I don’t know if everyone is aware of how the current sack and ashes movement began.
A few months ago, I came out of the Beis Medrash of my kollel, and as usual, there were a number of different books for sale. One book caught my eye. It was Daniel‘s book. Daniel is an autistic man who lives here in Israel, and had some current and frankly shocking things to say. I had read some other messages in a book I already owned called Galia, and I was interested in what the autistic kids were saying now, especially since they had been pretty quiet for a few years.
The book lead me to Daniel’s website, which I devoured with intense interest.
After following his posts for a few months, he introduced his father (and all of us) to the concept of sack and ashes. He proposed that Klal Yisrael is in tremendous danger, and we must do teshuva, lowering our pride with this symbol of sack and ashes that was employed so many years ago by our ancestors in the Purim story.
I was intrigued. I was ready to be there at the kotel for the first gathering.
I went first to my rav for advice. I am very fortunate to have found a wonderful and empathic rav who is tremendously insightful in general, and especially intuitive and in tune with the individual needs (and quirks) of each of his congregants. The shul in which I daven consists of an eclectic group of people, aptly called Ahavas Shalom (or Ahavat Shalom), ranging from Dati Leumi and modern orthodox to its American and Israeli Charedi constituents. He somehow knows what to say and how to deal with everyone.
I have asked him numerous questions in the past, and he knows my spiritual leanings, and has surprised me a number of times with his responses. In any event, I gave him some background and asked him if he would recommend going to this gathering. His almost immediate answer was that I should not. He said that as long as our gedolim have not encouraged this course of action, and until the time that they do, it would be best to avoid it.
I was disappointed, but I have trusted him in the past to guide me to do Hashem’s will, and boruch Hashem have seen success with his advice. I trusted him here as well.
But it bothered me. Why were the gedolim not endorsing this? Didn’t they see how desperate the situation here is? Didn’t they see how our ‘friendly’ Arab neighbors were amassing arms in order to completely destroy us? Didn’t they hear Ahmadinejad’s comments about wiping Israel off the face of the Earth? Even if they trusted in Hashem, wasn’t it time already for some drastic steps and for national teshuva?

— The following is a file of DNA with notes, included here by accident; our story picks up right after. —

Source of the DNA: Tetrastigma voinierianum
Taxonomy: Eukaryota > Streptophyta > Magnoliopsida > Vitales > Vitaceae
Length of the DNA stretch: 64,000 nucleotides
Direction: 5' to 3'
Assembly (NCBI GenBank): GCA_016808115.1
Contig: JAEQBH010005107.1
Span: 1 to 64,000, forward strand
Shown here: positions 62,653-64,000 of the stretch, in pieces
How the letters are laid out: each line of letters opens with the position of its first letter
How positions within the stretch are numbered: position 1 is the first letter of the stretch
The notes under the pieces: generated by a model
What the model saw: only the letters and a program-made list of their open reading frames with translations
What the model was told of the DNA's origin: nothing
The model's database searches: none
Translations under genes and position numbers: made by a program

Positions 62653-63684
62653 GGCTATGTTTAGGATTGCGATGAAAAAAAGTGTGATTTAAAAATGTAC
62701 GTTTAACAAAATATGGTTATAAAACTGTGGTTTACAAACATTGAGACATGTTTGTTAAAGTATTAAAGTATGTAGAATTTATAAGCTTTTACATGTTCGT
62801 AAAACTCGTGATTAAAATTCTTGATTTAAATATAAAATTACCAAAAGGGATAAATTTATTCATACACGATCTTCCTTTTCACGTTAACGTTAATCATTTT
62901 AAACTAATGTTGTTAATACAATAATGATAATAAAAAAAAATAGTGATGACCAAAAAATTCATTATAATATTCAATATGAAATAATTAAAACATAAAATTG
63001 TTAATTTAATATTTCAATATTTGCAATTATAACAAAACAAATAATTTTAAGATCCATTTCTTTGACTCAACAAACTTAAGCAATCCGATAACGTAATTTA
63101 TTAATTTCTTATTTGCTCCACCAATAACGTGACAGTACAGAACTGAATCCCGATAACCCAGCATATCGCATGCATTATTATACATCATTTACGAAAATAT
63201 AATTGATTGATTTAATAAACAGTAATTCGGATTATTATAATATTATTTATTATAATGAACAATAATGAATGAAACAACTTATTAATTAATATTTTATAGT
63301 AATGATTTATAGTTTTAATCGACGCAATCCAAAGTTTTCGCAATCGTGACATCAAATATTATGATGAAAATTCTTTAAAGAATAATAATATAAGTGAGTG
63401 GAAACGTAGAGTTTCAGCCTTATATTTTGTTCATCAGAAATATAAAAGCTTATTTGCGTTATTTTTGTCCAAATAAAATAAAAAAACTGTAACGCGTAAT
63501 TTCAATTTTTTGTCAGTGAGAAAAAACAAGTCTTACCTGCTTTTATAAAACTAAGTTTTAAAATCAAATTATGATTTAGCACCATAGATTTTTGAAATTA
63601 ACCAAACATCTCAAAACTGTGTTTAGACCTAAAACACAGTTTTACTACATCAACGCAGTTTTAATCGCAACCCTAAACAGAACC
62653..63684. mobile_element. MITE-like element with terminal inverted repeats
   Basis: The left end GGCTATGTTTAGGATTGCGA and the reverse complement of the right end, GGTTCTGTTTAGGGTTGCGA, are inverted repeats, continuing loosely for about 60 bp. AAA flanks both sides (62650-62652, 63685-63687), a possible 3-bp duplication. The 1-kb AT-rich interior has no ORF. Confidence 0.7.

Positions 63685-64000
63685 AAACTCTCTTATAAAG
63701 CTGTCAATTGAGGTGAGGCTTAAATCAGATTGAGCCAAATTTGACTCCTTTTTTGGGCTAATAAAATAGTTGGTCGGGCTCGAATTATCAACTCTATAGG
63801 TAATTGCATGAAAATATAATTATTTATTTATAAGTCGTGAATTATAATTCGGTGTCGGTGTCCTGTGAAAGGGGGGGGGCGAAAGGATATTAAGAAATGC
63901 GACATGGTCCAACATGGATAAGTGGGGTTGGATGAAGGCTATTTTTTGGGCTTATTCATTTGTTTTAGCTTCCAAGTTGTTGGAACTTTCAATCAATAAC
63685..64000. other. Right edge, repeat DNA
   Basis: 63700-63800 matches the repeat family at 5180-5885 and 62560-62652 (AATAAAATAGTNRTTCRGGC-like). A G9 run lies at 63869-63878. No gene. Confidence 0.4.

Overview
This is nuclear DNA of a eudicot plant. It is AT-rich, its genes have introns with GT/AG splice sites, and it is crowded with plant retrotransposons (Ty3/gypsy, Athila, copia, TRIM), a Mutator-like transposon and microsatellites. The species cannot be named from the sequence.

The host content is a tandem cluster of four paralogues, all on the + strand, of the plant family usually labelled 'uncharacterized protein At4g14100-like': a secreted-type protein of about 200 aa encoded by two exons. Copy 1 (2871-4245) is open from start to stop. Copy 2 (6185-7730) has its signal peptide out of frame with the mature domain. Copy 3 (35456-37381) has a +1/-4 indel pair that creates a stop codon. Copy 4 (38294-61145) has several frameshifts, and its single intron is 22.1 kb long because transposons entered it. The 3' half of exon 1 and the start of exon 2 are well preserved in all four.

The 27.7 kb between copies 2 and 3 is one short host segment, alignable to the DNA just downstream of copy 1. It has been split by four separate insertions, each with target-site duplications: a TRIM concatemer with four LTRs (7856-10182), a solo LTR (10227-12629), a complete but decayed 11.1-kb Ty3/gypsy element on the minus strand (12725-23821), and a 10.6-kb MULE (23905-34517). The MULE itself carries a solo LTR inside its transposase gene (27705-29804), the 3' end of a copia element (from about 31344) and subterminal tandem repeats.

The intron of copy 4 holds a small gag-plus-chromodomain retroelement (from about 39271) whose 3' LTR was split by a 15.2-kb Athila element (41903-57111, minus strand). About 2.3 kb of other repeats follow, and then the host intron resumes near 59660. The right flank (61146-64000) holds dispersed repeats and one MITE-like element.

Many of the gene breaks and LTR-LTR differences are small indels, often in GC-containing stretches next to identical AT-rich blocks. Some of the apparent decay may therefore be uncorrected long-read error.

The truth is that these questions were not new questions I was asking, because I had voiced similar questions to some of my rebbeim on visits to the States a few years ago. And the response I received then was interesting. My Rosh Yeshiva asked me, “Well what do your friends say? Do they feel it is dangerous to live in Israel?”
I didn’t know the answer, but when I got back here, I started asking people what they felt, and there was this unanimous feeling that we are living in the safest place in the world.
I debated in my mind if this was naivete, or if it was real bona fide trust in Hashem. The sack and ashes gathering coupled with Daniel’s and Ben Golden’s rather disturbing messages just added to my insecurity.
The question remained for me. Why were the gedolim not encouraging national teshuva nor endorsing this sack and ashes movement?
At some point, I was searching on the internet and came across some message thread quoting a statement of Ben Golden’s. The person who quoted him was very firm in their feeling that it was imperative that we heed Ben’s message. Rav Ahron Leib Shteinman was quoted as having endorsed the words of the autistic children, giving them credence, and thus it was imperative that we not avoid their direction.
This enthusiastic statement led me to return back to Galia’s book, which quoted the approbations of some leading rabbonim. I decided to take a closer look at what the Gedolim had said about these messages of the mentally incompetent.